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Scotland's Influence on Civilization
Scottish Art and History

THE civilization of a nation is accurately measured by its advancement in the useful arts and economic industries of life. Upon these largely depend the production and diffusion of wealth among its people, their trade and commerce with other nations, and much of that needful comfort and that higher refinement which make life at once enjoyable and desirable. It is also through this channel—this attainment and advance in useful art and industry—that a nation sends its creative influences far away to other nations and contributes powerfully to the general progress and civilization of the race. Of this potential influence of art and industry, both at home and abroad, no better illustration can be found in modern history than that furnished by the working and industrial classes of Scotland. During the present century at least, and for a large part of the preceding one. Scotland has been a busy working-hive of industry, and of useful invention in many of the most important arts. Vast coal-fields have been discovered and the mineral resources of the country developed to an extent unknown to former ages.

The growth of these great industries to their present immense proportions has been very gradual from their small beginnings nearly two centuries ago. They have, however, afforded scope for the practical and inventive genius of the Scottish people, and at the same time a wide field of employment for large numbers of the laboring classes. While thousands of Scotsmen during these centuries, finding their native land too narrow, have been going abroad to seek useful occupation, other thousands have found new doors for remunerative toil constantly opening before them at home in coal- and iron-mining, in the manufacture of iron and steel, and that vast development of steamship building which has made Scotland to a good degree the builder of the navies of Great Britain and the world. It is an interesting history that traces this development from its early inception on the banks of the Forth and the Clyde and among the rugged Highland hills. It is one which strongly suggests that those picturesque scenes of beauty or of wild grandeur were not created alone for the pencil of the artist and the pen of poet and novelist, but with a deeper design, as being the inexhaustible deposition of a material wealth that should give employment to millions and send its richness around the globe.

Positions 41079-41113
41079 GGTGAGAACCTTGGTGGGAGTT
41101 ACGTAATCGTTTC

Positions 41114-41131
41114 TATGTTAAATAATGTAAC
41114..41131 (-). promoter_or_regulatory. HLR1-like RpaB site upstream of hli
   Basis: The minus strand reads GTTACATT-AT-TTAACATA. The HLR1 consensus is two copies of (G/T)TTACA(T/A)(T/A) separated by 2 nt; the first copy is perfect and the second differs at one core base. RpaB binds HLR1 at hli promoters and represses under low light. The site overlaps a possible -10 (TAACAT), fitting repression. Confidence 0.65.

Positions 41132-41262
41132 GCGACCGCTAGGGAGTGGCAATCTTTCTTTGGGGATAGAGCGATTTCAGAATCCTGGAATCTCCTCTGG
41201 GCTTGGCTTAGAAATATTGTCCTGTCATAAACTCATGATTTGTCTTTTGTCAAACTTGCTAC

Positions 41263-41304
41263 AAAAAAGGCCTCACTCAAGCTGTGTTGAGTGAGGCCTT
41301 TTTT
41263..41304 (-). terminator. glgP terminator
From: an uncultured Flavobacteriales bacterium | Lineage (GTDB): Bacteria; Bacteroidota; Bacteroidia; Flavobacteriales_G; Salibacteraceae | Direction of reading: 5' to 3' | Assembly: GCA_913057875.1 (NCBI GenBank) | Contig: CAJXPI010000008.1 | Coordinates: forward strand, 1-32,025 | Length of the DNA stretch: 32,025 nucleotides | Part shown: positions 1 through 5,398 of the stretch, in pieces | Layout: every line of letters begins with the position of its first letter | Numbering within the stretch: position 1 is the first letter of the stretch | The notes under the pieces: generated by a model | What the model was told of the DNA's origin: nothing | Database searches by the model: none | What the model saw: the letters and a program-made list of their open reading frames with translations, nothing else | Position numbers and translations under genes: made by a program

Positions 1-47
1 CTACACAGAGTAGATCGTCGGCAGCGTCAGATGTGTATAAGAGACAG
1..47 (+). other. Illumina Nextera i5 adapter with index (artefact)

In a valuable volume published by Mr. Samuel Smiles in 1864, entitled Industrial Biography; or, Iron- Workers and Tool-Makers, we have a sketch of the prominent men, both English and Scottish, to whose genius and energy our present civilization is largely indebted for the development of these great sources of wealth and power. Many of them became from necessity inventors of improved instruments of mining, manufacture and shipbuilding. As such they are among the world's benefactors. Their implements and improved machinery were no sooner tested by experiment than they became the property of other nations, and became the factors of useful industry in other lands. "The true epic of our time," says Carlyle, "is not Arms and the Man, but Tools and the Man.---an infinitely wider kind of epic."

In the manufacture of Scottish iron John Roebuck may be placed first on the list of pioneers and discoverers. He was not a native of Scotland, but of Sheffield, England, where his father preceded him as a manufacturer of cutlery. He was, however, educated in part at the University of Edinburgh, where he applied himself to the study of medicine, and especially of chemistry; and after graduating as a physician at Leyden, on the Continent, he determined to devote his life to industrial pursuits and to make Scotland the field of his operations. He first settled at Birmingham, England, where for a while he pursued his medical profession and also made some important inventions in the methods of smelting iron and refining gold and silver, and then removed to the neighborhood of Edinburgh, near which place he established works for the preparation of vitriol on a large scale. There he also struck out new branches of industry with much success. Having determined to engage in the manufacture of iron, he formed a company for that purpose, in which he was joined by a number of his friends, and made choice of a suitable site for his works on the banks of the river Carron, in Stirlingshire, where there was an abundant supply of water and an inexhaustible supply of iron, coal and limestone in the immediate neighborhood. There Dr. Roebuck planted the first iron-works in Scotland. He brought from England a large number of skilled workmen, who formed a nucleus of industry at Carron, where their example and improved methods of working served to train the native laborers in their art; and thus the business has been handed down to the present day.